How the Government Wants You to Get Drunk and High

Ethanol is ethanol is ethanol. It is the chemical that gets you drunk. It is the same chemical whether it comes from a cheap commercial beer, a $1,000 bottle of fine wine, or a shot of vodka — but the government doesn’t treat those drinks the same at all.

While the federal government would probably prefer no one drink, if you do, federal tax policy clearly plays favorites. The government financially encourages particular types of drinks.

The federal excise tax works out to about $0.02 for a beer from a small microbrewery and $0.05 for regular beer. For wine, it is about $0.04 per glass but roughly $0.12 per shot of hard alcohol although distilleries get a tax credit for adding flavoring. This is part of the reason why you have seen an explosion in flavored vodkas being sold.

In general, our federal tax policy is encouraging you to drink a local microbrew or sip wine instead of drinking hard alcohol. This basic policy preference make sense since it is easiest to accidentally consume too much ethanol by drinking distilled spirits. Of course, other tax decisions like giving an advantage to flavored vodka over regular vodka appear plain idiotic which is why President Obama tried to eliminate it.

There is no possible marijuana tax that would be completely “neutral”

As more states legalize marijuana and decide how they are going to tax it, the government is also going to end up playing favorites with how it wants people getting high. Even if states don’t decide to explicitly adopt a higher excise tax rate on certain types of marijuana products, like the federal government has done for hard liquor over wine, it is basically impossible to design a completely neutral tax structure for marijuana.

Take for example Washington’s law, which has a 25 percent excise tax on sales from growers to processors, 25 percent on sales from processors to retailers, and 25 percent on sales from retailers to consumers. While it may seem neutral at first, this 25/25/25 structure is indirectly disadvantaging edibles compared to other tax options. Edible makers will likely have more additional costs for their product, like food ingredients, than processors focused only on flowers. These extra costs added to their product then get hit by two further layers of excise tax. By comparison, if Washington replaced its 25/25/25 structure with a single 100 percent excise tax on just sales of growers to processors, this particular preference would go away.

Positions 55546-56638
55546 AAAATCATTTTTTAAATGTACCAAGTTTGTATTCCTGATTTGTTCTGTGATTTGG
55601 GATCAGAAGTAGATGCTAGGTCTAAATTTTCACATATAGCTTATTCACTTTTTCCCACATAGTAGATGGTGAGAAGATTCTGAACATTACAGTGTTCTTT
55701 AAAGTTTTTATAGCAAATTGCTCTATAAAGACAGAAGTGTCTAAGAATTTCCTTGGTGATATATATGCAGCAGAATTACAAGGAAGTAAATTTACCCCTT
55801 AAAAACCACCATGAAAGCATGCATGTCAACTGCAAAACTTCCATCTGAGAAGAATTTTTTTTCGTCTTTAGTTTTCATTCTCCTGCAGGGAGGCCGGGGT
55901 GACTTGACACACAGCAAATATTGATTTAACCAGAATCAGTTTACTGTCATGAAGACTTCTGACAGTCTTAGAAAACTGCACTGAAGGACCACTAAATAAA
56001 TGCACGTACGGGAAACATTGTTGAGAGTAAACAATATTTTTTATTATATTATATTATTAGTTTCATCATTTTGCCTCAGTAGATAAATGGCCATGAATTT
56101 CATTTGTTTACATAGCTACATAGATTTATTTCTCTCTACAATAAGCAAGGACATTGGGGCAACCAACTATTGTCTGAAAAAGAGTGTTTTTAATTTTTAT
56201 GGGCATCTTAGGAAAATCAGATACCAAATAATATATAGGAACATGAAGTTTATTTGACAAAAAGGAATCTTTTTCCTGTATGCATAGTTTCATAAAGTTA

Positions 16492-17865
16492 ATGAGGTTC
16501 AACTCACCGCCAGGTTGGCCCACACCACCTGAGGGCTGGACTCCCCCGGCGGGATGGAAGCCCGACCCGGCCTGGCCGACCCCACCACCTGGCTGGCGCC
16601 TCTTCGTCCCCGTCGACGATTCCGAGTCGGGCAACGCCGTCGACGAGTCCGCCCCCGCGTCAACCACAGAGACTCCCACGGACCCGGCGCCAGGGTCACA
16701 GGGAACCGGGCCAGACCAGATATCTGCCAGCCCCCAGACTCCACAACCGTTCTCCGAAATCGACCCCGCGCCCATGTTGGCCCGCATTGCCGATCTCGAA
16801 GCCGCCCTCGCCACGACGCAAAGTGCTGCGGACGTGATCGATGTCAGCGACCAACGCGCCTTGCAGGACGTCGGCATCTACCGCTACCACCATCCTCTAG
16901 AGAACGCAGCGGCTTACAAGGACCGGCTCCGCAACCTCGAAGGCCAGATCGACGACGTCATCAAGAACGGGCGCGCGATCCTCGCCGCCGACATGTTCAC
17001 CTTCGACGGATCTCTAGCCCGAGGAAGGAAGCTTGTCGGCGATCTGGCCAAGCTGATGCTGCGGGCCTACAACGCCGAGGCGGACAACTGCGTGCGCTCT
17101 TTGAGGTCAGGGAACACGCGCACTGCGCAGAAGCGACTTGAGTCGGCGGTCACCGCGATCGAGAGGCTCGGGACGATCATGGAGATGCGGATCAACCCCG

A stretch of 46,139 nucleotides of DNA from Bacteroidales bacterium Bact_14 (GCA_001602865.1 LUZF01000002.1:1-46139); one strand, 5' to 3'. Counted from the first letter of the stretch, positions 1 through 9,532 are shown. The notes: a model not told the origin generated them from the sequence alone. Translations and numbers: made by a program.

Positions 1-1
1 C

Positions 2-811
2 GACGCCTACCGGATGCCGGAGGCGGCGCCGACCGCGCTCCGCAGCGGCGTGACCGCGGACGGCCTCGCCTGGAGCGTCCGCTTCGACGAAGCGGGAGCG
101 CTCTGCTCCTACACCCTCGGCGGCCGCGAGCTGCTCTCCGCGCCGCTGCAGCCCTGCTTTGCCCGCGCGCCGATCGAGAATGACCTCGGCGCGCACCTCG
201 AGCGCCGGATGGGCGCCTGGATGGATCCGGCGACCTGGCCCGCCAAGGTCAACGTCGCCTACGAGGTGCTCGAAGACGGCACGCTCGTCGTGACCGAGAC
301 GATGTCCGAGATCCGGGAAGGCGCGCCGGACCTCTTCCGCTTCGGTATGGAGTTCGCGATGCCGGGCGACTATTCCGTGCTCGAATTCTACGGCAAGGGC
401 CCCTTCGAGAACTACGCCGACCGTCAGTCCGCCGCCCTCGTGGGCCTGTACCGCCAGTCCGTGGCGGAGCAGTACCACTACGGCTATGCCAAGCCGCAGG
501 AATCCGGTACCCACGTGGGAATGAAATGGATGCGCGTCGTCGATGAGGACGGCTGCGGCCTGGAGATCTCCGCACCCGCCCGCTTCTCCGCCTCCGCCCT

Still, any excise tax based on price inherently favors very cheaply produced marijuana over high quality artisan products. The cheaper the cost of production on marijuana, the lower the taxes.

The initiatives in Alaska and Oregon instead both call for a marijuana tax based on weight. This, however, gives growers incentive to produce very potent marijuana over weak marijuana, since it provides the most bang for the least amount of taxes.

Even a tax based on THC content would produce its own set of unique incentives potentially causing growers to favor specific ratios of the other cannabinoids.

The government is going to end up indirectly favoring certain types of marijuana products no matter what. There might even be good public health reasons to financially favor flowers over edibles, or potent marijuana over weak marijuana; that is a debate we should have instead of letting it occur as an unforeseen accident. We should be aware of how any tax plan is going to shape the market and potentially use that to favor the healthiest choices.

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